This paper proposes a control strategy for complex and nonlinear systems, based on a parallel distributed compensation (PDC) controller. A solution is presented to solve a stability problem that arises when dealing with a Takagi-Sugeno discrete system with great numbers of rules. The PDC controller will use a classical controller like a PI, PID, or RST in each rule with a pole placement strategy to avoid causing instability. The fuzzy controller presented combines the multicontrol approach and the performance of the classical controllers to obtain a robust nonlinear control action that can also deal with time-variant systems. The presented method was applied to a small greenhouse to control its inside temperature by variation in ventilation rate inside the process. The results obtained will show the efficiency of the adopted method to control the nonlinear and complex systems.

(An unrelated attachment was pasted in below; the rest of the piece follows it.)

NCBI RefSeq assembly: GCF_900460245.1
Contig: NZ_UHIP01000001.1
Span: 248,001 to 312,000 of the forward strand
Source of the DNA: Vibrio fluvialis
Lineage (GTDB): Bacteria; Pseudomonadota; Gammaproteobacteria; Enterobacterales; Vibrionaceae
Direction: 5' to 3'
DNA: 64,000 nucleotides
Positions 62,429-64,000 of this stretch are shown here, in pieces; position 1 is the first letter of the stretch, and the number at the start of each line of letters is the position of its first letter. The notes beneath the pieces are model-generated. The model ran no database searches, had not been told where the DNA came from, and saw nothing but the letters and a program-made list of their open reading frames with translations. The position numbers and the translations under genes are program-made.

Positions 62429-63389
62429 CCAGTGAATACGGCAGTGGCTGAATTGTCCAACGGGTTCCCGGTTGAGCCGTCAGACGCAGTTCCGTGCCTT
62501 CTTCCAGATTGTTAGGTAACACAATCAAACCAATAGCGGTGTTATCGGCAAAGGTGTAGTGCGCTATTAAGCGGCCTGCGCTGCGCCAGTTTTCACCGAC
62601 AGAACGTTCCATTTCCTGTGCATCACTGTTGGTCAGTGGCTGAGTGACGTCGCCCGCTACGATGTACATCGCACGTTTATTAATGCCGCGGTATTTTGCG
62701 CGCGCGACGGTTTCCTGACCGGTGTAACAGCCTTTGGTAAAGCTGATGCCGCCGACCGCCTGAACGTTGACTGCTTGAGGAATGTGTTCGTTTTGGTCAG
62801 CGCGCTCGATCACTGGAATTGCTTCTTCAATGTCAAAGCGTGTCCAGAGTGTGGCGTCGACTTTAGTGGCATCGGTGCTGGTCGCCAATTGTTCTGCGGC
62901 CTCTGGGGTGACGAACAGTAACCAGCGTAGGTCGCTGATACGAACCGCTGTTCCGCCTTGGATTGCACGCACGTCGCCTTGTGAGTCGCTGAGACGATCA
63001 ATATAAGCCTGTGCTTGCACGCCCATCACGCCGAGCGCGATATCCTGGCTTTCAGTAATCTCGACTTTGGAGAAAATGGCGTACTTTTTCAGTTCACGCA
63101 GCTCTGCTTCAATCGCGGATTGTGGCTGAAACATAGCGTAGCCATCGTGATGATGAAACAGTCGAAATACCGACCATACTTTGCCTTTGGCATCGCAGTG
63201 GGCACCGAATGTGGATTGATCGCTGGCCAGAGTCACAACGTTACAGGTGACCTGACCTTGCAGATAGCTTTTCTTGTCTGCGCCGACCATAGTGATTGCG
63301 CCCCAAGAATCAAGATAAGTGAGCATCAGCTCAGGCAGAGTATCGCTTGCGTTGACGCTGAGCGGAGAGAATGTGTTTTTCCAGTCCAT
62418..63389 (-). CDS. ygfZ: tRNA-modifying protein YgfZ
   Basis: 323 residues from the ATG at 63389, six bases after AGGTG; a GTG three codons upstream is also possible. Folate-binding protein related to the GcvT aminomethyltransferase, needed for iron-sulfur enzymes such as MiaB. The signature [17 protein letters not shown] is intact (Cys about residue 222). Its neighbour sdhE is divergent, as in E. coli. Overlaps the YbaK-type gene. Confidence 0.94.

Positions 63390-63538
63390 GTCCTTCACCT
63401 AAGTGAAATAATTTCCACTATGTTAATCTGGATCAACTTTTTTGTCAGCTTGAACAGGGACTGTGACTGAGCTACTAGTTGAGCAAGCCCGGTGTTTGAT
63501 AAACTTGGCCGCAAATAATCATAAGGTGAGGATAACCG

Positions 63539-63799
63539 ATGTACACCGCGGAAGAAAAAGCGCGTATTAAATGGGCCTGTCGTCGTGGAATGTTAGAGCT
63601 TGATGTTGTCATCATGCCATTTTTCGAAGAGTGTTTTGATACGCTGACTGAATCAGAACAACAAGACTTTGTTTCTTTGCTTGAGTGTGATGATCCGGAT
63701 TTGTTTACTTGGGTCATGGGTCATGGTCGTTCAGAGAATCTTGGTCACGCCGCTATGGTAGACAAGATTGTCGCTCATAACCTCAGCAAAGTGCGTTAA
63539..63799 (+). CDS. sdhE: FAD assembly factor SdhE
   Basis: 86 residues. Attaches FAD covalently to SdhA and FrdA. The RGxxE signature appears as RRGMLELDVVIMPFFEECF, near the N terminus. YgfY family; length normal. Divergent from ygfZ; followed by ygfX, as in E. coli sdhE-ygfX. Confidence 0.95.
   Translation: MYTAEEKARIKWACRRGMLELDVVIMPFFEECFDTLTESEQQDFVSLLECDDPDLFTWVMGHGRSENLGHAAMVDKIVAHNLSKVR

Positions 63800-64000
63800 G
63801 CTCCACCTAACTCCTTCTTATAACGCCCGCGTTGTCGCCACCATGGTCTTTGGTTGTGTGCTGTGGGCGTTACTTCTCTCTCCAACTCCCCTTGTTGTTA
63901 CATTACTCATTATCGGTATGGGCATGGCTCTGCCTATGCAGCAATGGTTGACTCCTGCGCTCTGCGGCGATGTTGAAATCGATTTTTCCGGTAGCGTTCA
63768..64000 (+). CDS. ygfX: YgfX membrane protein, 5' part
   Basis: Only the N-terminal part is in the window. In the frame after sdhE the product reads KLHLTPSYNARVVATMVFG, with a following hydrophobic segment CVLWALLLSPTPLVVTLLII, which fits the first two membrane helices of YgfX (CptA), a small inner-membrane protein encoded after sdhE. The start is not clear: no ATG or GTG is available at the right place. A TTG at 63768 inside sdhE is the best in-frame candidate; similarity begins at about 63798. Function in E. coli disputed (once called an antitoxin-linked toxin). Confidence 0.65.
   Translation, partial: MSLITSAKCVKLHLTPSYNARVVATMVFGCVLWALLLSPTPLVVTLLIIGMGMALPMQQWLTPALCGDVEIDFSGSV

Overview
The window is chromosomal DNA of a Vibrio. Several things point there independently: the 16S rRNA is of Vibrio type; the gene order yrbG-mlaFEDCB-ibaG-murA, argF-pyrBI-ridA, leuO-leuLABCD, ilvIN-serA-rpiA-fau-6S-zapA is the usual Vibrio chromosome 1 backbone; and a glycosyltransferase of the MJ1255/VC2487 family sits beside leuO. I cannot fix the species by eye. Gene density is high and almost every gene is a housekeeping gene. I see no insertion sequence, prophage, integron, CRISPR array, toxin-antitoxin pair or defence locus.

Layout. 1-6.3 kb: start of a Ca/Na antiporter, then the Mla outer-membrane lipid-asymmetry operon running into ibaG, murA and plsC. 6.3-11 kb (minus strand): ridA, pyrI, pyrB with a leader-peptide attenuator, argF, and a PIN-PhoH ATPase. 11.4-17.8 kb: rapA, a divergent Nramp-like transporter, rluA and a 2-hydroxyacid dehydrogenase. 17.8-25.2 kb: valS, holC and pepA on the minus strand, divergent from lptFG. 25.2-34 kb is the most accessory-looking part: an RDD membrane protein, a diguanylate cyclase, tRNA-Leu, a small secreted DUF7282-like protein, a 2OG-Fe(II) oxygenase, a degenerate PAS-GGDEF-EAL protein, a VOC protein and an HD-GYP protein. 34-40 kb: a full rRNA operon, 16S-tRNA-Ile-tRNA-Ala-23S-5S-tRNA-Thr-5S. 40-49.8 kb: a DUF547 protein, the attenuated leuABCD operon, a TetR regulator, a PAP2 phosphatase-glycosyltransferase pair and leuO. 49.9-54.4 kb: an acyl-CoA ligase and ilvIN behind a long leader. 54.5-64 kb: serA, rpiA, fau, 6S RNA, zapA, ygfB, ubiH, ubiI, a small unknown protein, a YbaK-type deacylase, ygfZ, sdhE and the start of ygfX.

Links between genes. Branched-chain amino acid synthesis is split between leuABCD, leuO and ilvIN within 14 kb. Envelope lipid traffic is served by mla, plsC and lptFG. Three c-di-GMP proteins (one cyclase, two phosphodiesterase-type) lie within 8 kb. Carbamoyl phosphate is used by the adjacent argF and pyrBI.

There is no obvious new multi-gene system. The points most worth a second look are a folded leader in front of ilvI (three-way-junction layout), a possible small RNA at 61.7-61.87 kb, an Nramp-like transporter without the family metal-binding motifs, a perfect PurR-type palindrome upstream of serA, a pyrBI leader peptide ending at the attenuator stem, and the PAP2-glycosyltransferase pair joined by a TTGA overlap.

In the last few decades the Takagi-Sugeno (TS) fuzzy systems have become an important means for both modeling and control, and their performance in these two domains is proved in the research especially in the application of complex and nonlinear systems. TS fuzzy systems use a multimodel approach by fitting enough local linear models each describing an operating functional zone of the process [

Such a tool can be used for control purposes; in fact when dealing with complex systems classical methods become inefficient and so emerges the need for other control techniques. The PDC controllers [

In the continuous domain, a solution was presented using a PD or a PID controller for each rule. The denominator of the closed loop system is treated as an uncertain polynomial with affine linear uncertainty structure where the stability can be verified using a frequency domain criterion [